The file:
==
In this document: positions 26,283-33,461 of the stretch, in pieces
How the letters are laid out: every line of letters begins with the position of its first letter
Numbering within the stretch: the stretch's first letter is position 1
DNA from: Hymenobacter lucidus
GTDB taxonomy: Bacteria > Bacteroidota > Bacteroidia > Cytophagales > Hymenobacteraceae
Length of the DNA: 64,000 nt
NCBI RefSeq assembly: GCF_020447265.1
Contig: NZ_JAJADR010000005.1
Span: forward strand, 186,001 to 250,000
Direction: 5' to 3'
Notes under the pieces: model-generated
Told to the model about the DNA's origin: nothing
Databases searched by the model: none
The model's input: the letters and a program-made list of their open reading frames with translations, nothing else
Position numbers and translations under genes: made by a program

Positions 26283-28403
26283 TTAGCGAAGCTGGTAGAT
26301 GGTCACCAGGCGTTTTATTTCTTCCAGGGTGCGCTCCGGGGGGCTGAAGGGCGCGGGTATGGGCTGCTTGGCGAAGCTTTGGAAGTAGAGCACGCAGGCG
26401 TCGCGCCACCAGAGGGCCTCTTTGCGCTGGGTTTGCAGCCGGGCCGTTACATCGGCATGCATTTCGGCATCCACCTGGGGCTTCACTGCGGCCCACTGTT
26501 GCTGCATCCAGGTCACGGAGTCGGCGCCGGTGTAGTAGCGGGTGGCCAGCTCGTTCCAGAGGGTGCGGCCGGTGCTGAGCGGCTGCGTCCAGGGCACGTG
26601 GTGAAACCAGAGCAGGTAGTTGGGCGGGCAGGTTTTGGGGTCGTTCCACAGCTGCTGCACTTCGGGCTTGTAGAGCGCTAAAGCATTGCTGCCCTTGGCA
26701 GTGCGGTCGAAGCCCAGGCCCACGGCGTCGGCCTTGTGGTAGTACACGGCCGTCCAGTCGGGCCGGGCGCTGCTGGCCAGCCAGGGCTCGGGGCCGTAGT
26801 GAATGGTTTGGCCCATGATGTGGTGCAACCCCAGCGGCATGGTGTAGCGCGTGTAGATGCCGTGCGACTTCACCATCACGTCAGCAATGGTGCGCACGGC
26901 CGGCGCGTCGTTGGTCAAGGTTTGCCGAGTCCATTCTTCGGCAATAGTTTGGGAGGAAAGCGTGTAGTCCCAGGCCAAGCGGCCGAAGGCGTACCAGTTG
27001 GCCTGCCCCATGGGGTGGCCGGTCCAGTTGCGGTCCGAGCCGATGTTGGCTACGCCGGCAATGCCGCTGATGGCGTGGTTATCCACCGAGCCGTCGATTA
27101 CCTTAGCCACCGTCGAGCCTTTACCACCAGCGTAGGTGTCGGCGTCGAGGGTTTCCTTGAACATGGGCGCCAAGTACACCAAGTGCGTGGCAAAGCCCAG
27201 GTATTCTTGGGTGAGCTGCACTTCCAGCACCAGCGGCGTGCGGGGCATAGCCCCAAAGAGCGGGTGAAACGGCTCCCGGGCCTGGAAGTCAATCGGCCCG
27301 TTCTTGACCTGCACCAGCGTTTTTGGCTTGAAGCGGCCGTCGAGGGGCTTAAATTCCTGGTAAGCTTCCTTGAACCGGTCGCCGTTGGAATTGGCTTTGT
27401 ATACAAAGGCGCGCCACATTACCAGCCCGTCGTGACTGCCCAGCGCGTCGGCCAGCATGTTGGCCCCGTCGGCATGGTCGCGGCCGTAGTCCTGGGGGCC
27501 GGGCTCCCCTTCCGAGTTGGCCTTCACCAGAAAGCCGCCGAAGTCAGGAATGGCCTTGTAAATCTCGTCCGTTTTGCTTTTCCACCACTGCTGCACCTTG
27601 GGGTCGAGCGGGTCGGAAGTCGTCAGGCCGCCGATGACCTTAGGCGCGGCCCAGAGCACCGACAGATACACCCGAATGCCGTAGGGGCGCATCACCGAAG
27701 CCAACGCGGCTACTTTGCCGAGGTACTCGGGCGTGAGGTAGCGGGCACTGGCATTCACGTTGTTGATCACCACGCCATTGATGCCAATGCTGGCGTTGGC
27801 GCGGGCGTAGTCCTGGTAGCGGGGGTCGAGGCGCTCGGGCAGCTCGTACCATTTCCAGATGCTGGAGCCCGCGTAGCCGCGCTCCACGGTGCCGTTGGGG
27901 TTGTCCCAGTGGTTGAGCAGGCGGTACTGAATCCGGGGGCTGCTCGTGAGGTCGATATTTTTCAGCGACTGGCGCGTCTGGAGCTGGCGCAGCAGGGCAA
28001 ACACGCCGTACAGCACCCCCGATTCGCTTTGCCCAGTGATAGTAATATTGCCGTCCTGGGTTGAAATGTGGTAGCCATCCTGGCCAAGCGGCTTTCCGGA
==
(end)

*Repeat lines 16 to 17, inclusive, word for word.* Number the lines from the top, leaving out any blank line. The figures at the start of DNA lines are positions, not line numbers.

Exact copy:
Positions 26283-28403
26283 TTAGCGAAGCTGGTAGAT